Frenchman Jerome Champagne said he raised the issue with the electoral committee because he was concerned some voters had come under pressure to photograph their ballot papers to prove they had taken part.
FIFA's 209 member national associations (FAs) each hold one vote. Five candidates are standing to replace outgoing president Sepp Blatter, banned for eight years amid a widening graft scandal that has shaken world football's ruling body.
The six continental confederations do not vote but four of them have nominated their preferred candidates.
Champagne said he wrote to Domenico Scala, head of the electoral committee, to say that "FIFA member associations and their leaders are under intense pressure to determine their vote on 26 Feb.
"Past experience, as well as the information currently circulating, is showing that in order to assure compliance with directives, voting members are being required to take pictures of their voting form with a mobile phone," he added.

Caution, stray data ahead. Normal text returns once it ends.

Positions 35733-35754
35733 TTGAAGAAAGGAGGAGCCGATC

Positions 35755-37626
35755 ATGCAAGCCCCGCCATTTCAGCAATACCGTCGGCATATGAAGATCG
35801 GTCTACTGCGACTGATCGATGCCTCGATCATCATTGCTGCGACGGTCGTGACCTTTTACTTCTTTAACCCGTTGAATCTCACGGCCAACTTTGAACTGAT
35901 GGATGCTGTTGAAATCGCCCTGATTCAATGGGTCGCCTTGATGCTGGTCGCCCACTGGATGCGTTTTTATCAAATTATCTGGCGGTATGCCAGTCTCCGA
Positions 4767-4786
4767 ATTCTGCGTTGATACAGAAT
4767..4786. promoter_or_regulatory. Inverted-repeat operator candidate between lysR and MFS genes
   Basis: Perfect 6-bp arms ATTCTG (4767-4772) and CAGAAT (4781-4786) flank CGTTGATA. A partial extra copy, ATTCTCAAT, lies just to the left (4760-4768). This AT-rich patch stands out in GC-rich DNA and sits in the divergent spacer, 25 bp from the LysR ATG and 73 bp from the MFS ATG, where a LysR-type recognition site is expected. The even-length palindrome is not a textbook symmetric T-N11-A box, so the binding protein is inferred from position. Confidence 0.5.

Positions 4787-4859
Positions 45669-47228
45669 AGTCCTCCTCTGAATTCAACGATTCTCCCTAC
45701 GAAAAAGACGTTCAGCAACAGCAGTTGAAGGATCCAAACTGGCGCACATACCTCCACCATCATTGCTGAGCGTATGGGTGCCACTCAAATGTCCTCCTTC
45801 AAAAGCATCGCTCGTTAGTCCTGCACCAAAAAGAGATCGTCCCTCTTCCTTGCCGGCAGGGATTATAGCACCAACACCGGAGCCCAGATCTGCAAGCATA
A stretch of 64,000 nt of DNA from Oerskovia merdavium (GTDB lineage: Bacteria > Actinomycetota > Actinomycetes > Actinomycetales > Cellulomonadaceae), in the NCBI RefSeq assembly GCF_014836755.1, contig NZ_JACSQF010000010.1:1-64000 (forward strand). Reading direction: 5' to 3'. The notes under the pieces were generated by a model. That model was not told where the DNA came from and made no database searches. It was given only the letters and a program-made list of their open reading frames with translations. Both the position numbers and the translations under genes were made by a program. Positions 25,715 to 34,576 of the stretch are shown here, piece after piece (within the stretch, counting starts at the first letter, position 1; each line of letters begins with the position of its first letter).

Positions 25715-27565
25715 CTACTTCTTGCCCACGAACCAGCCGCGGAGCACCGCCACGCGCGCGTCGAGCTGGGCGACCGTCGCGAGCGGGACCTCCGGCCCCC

Scala said all delegates would be reminded "the use of mobile phones, cameras or other electronic equipment suited to record the voting process are not permitted in the voting booths".
It added that "ballot papers will only be handed out to delegates once they are in the voting booths".
Champagne said he was "satisfied with the answer by the electoral committee. It is a concern, it is important I know and I'm sure I'm not the only candidate who has raised this issue".
As long as voting is secret, member FA's can ignore their continental body's recommendations without being found out.
Last week another candidate, Prince Ali Bin Al Hussein of Jordan, spoke of reprisals being meted out to FA's that did not toe the political line.
"Development projects mysteriously stall; tournament hosting bids are suddenly compromised or withdrawn; national teams start to mysteriously face less favourable fixtures or and even referees," he said.
"All of these are effective ways to punish member associations that fail to demonstrate political loyalty."